9.26.2015

Chocolate Lavender Cake for Couch Day 2015

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Dear Readers,
Everyone says having a baby changes everything. And I want to blame the baby (who is really a little boy now, and not really a baby, tears!!!) for the fact that Couch Day 2015 was very different this year. But, I can't. Viggo was READY for our traditional Couch Day -- drinking at noon, and sitting on someone's lap as we took a group photo on our front porch -- but, our so-called friends and Couch Day regulars moved on. Some actually moved, far away, and some decided to take trips during this sacred couch weekend. So, we did what people do best - adapt and make new memories. We had a mini BBQ with some baby friends, and baked a fancy chocolate cake. It was fun.

The husband wrote about his cake struggles (below) and Viggo decided he would do his very own Couch Day photo shoot. As you'll see, he was a natural.

By the way, I know the husband doesn't mention how the final product turned out, but, it was delicious. Maybe not the best cake in the world, but definitely the best cake he's ever made.

Enjoy,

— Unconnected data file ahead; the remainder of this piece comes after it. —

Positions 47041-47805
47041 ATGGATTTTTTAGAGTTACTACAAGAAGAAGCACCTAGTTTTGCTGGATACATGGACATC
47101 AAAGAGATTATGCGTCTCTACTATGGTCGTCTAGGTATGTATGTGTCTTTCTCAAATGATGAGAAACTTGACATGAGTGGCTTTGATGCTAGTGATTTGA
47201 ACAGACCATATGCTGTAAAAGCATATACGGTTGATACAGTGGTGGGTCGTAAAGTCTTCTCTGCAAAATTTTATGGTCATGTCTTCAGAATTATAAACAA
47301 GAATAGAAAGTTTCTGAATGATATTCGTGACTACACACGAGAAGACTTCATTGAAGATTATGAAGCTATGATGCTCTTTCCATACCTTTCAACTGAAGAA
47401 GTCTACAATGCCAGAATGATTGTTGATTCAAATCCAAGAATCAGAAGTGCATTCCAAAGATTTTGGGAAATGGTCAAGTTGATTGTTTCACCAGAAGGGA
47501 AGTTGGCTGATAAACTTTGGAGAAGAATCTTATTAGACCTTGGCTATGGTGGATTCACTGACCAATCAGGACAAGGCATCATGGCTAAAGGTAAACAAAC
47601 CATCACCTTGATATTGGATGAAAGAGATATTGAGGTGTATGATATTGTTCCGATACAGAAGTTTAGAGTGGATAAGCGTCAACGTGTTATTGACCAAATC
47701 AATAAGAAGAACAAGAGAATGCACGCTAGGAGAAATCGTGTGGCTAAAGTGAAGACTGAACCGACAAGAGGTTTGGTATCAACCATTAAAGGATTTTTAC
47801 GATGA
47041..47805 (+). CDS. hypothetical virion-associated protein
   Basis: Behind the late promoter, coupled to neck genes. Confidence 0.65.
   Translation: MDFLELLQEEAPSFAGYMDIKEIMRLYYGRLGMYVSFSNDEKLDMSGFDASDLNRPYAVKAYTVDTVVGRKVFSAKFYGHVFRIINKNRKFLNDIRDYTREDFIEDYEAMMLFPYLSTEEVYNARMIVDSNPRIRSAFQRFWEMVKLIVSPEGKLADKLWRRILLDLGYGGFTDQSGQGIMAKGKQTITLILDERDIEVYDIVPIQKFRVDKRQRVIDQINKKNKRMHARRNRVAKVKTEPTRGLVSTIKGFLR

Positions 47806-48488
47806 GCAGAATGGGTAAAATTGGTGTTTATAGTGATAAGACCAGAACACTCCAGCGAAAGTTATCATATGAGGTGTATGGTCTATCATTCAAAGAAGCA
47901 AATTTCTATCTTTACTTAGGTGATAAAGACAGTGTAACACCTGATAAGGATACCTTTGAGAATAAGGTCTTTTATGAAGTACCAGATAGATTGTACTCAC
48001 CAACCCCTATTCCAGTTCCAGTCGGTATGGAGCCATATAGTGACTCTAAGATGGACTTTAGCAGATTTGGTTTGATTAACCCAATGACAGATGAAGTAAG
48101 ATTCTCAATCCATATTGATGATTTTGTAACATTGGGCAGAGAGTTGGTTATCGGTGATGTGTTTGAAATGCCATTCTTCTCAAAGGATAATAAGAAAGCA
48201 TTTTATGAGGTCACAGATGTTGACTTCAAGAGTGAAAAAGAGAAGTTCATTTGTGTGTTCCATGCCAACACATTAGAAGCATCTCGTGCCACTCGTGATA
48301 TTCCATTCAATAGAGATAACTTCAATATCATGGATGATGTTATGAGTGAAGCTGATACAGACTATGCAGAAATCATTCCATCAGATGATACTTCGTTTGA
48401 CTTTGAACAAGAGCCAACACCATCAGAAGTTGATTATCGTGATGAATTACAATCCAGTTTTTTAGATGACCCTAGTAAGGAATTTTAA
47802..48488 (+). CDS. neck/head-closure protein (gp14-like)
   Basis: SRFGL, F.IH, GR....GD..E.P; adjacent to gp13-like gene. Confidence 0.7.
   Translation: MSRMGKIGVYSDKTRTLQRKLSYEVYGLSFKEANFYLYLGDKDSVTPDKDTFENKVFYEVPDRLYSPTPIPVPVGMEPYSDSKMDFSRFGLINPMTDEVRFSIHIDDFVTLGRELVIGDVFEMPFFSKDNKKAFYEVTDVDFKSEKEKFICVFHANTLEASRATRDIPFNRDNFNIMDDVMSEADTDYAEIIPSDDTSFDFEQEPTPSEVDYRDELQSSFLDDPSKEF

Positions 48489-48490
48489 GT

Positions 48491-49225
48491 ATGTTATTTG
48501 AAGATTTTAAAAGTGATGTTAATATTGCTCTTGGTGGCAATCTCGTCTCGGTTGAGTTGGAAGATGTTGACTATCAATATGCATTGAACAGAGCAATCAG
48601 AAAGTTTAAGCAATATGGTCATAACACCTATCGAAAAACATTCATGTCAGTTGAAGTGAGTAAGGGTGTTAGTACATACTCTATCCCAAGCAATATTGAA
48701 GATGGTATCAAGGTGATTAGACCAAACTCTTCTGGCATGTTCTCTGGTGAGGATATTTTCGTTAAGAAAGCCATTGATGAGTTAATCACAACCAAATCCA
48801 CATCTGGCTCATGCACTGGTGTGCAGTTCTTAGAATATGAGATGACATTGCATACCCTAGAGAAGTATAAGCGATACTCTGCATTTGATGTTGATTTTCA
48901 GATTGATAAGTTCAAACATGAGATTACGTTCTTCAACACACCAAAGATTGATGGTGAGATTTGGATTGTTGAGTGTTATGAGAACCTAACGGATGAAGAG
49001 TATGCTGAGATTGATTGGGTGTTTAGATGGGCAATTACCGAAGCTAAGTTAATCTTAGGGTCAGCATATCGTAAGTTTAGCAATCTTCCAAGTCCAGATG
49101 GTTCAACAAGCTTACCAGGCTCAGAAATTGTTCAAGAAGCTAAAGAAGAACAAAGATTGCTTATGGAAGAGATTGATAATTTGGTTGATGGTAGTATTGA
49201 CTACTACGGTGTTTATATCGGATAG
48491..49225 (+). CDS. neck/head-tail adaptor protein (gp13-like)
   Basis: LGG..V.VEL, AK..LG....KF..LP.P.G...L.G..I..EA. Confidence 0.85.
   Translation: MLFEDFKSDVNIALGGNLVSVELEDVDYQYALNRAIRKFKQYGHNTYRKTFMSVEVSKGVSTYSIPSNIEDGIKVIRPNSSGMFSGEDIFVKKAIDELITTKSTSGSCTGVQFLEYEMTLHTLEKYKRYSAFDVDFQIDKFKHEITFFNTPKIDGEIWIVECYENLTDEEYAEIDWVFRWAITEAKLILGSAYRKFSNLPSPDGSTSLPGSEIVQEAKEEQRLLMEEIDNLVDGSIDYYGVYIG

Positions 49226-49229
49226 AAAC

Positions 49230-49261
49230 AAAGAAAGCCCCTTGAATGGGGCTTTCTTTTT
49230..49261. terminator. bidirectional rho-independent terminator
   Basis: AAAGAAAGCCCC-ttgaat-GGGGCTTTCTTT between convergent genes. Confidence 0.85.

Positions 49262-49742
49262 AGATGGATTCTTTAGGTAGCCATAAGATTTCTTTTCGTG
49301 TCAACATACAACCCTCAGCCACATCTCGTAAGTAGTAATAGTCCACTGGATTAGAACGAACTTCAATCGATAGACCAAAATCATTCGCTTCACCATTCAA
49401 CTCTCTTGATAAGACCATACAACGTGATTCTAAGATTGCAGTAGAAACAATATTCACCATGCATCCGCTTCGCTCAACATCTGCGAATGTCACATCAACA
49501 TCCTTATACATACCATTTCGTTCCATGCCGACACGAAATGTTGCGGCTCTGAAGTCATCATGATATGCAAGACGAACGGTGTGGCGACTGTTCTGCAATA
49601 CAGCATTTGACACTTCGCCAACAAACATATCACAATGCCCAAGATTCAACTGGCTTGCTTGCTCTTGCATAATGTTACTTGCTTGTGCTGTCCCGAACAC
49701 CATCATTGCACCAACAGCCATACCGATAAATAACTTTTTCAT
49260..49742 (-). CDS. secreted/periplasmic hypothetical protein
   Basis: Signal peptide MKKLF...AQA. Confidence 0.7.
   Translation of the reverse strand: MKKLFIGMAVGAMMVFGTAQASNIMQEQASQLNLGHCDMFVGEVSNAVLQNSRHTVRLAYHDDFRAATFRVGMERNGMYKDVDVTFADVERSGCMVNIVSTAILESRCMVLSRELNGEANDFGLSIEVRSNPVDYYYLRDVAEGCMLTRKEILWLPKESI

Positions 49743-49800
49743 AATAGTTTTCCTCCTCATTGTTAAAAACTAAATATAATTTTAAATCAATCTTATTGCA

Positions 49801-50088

KK

I have a love for cakes, but I also have a cake curse.  Never, ever, ever have I made a good cake.  This is not hyperbole.  With my younger brother’s assistance, I’ve made cakes that are dense, that fall in on themselves, or are dry as a desert (not dessert, sadly).  Most often, someone in my family will take a bite, and then express their condolences.  The worst critique, the one that goes down even more disappointingly than a slice of my own sad cake, is when someone, usually my mom, says “wouldn’t it be easier to just use a box mix?”  Ouch.  When something is difficult, and I’m not good at it, I’ve learned it’s easiest to give up.  And so I did. 

But then a few things happened after I forsook cake making.  One, the blog lady loves cake now that she’s a mom.   Second, Lincoln opened near our Altadena home.  They make beautiful cakes.  Tasty cakes.  Cakes for all seasons.   One day, me and the blog lady split a slice of of their multi-layered lavender cake that nearly made me weep.  This was then followed by one of our friends making an incredibly rich, flavorful lemon cake after cooking a whole pig in a caja china.  These instances inspired some part of me I thought I’d thrown away. I began to believe that maybe I could make a cake.  A cake that people would eat, and more importantly, enjoy.

I went back to lavender.  I wanted a lavender cake, with lots of dark chocolate.  And I wanted it to have this simple but elegant look to it (elegant for a guy who can’t really spread frosting on baked goods).  Thanks to the internet’s ability to ensure anything I dream up has been done before and oftentimes better, I found the recipe I wanted to use. 

There were a lot of stops and starts, logistical butter issues, and a delay of about 3.5 weeks to get this cake out.  But on the weekend of Couch Day, when all of our Couch Day friends had forsaken us by moving to new places, visiting Utah, or some such things, I decided to honor the couches and our dinner party guests with a cake.